When thinking about many of the great wines Australian winemakers have made over the last two hundred years we tend to think of companies such as Penfolds, Yalumba, Orlando, etc. but very little mention is made of some of the great wine writers who have affected our purchases of wines we may never otherwise have considered, in this article we shall look at how two such wine writers have made such an impact on the styles of wines we drink and their importance to our great industry.
Firstly a Pom Leonard Paul Evans AO OBE arrived on our shores in 1955 arriving from New Zealand where he had emigrated to from England in 1953. Len Evans was born in Felixstowe of Welsh parents in 1930 and soon developed a passion for Australian wines which at this time mainly consisted of sweet fortified wines and sweet white wines. He felt it was important that wine is demystified and the basic understanding of wines be available to everyone and not to the educated elite.
He became the first wine columnist in Australia and started with a column in The Australian Women’s Weekly discussing various wines, especially those that were reasonably priced and in a language that everyone understood, perhaps there are some writers today that could learn a lesson here when I read of some descriptions given to the characters that wines are supposed to have! In 1965 he was the founding director of The Australian Wine Bureau and in 1973 wrote the first major Encyclopedia of Australian wine.
He was one of the first leaders to recognise the value of Australian table wines and their future rather than sweet fortified wines. He also championed the pleasure of drinking wine with food and co-authored a book with the famous cook Graham Kerr with whom they became known as The Galloping Gourmets a nickname they got from a 35-day worldwide trek visiting some of the finest restaurants around the world.
He started the winery in The Hunter Valley known as Rothbury Estate in 1969 until it was sold in 1996, I wonder what his feeling would be today when his brainchild now appears on wine lists as a house wine basically exclusive to restaurants only or some wine clubs. He was also involved with Petaluma from 1978 until 1992 and these wines still excel to this day, he was also chairman of Evans Family Wines from 1980 and Tower Estate from 1998 which is now owned by Evans close friends Matthew Cowley and Ken Cowley.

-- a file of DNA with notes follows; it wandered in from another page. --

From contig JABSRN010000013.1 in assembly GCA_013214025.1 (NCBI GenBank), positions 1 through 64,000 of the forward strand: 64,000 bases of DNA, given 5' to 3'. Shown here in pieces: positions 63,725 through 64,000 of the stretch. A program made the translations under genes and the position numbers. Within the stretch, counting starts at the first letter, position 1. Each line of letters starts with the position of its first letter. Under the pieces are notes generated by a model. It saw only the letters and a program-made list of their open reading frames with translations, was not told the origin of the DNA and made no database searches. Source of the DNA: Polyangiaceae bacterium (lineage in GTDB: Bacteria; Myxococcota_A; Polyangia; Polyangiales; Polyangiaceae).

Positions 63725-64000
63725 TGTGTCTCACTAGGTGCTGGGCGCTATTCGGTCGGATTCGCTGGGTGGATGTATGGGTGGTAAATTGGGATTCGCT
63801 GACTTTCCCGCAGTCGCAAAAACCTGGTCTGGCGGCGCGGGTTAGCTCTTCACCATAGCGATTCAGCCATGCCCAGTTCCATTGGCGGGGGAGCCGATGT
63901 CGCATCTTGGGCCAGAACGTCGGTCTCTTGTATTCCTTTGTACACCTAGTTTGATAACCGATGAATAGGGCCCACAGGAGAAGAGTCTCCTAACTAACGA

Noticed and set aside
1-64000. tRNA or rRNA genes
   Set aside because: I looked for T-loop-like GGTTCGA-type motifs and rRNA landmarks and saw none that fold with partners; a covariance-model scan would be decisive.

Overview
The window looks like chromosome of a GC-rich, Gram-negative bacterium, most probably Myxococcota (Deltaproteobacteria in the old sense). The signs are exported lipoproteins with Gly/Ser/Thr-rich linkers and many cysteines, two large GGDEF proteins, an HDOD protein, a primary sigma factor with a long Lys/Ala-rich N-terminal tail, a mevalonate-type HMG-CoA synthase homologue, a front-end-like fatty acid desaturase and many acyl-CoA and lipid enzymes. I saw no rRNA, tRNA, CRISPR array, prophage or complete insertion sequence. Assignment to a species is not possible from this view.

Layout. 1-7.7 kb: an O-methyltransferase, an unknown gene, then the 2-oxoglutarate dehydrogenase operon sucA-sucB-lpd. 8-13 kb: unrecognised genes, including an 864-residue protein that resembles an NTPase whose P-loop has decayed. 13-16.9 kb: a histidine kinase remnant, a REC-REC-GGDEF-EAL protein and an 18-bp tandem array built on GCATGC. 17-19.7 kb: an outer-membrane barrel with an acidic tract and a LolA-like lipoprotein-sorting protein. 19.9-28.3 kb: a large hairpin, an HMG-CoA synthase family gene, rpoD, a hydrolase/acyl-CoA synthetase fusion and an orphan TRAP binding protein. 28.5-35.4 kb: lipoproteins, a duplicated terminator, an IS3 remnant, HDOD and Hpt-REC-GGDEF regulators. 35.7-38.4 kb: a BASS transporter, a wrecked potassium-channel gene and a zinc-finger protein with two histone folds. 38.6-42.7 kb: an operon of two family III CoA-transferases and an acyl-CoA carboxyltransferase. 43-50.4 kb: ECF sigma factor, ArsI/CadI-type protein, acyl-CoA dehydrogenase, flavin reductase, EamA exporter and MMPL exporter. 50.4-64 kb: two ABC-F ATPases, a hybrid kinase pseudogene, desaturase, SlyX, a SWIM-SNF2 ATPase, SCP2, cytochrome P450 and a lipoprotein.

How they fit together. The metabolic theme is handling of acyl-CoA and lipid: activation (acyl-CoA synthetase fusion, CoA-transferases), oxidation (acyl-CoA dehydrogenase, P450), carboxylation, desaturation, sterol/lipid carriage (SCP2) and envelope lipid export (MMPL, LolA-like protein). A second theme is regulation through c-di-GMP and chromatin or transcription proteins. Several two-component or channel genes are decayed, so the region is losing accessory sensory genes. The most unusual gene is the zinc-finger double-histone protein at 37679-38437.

If you have ever attended a wine tasting only to be confronted by bottles of wines disguised in paper bags and you have to try to work out the variety, the age and where it comes from then blame Len Evans because he transformed blind tastings into a competition sport through his creating and developing the options game. For his dedication to the wine industry, he received many awards including the Epicurean Award for services to the Wine and Food Industry, The Charles Heidsieck Award for Wine Writing.
He was appointed an Officer of The Order of The British Empire in 1982 and an Officer of The Order of Australia in 1999, after a history of heart disease dating back to 1976 Len Evans died of a heart attack in 2006. In 2014 The Len Evans Memorial Lookout was unveiled in the heart of The Hunter Valley at Constable Estate. James Halliday has been described as a protégé of Len Evans and his successor as “Australia’s leading wine writer”, which is a long way from being a partner at leading law firm Clayton Utz where he worked from 1966 to 1988.
James Halliday was born in 1938 and is a wine writer, critic, winemaker, and senior competition judge. Since 1979 he has written and co-authored more than 40 books on wine and since 1986 has published an annual overview of Australian Wine vineyard by vineyard since 2000 this book has become known as the James Halliday Annual Wine Companion and is available from newsagents and bookshops.
He has received numerous awards for his writing including The Julia Child award for Best Wine, Spirits or Beer Book in 1994 and The Maurice O’Shea Award for Outstanding Contribution to The Australian wine industry in 1995. Mr. Halliday was made a Member of the Order of Australia (AM) in 2010 for his services to the industry as a winemaker, judge, author and promoter of Australian wines domestically and internationally. As a winemaker in 1985, he established The Brokenwood winery in The Hunter region in 1970 and The Coldstream Hills Winery in The Yarra Valley in 1985 which was acquired by Southcorp Wines (now Treasury Estate Wines) in 1996 where he took up the position of Group Winemaker, Regional Wineries.
He started judging in 1977 and has been accorded the role of Chairman of judges of The Victorian Wine Show, The Sydney International Winemakers Competition, The Adelaide Wine Show and National Wine Show in Canberra. You can join his wine club Hallidays Wine Companion and receive regular updates on what’s happening in the wine world and weekly wine suggestions, very worthwhile if you enjoy wines and want to learn from the best. Other notable Australian wine writers include Peter Bourne, Jeremy Oliver, Huon Hooke, Peter Forrestal, Tyson Stelzer (Champagnes and sparkling wines) and Andrew Cailard.
In America, wine drinkers live on every word written by Robert Parker but for a concise description of wines from around the world read the workings from Jancis Robinson. This week I see Dan Murphy’s had a one day special on Grange at $699, but closer to home Brancott Estate New Zealand Sauvignon Blanc is excellent buying at $7.99 and for Dans members Penley Estate Phoenix Cabernet Sauvignon $19.99 for 2 bottles.
Liquorland has the Linderman’s range at $5 which is half price and very acceptable in quality for everyday drinking, Devils Lair Range $10 and a William Hardy Langhorne Creek Shiraz at $10. Cheers, Philip Arlidge email@example.com
Wine is the answer, sorry what was the question?
Tonight’s forecast. A 99% chance of wine.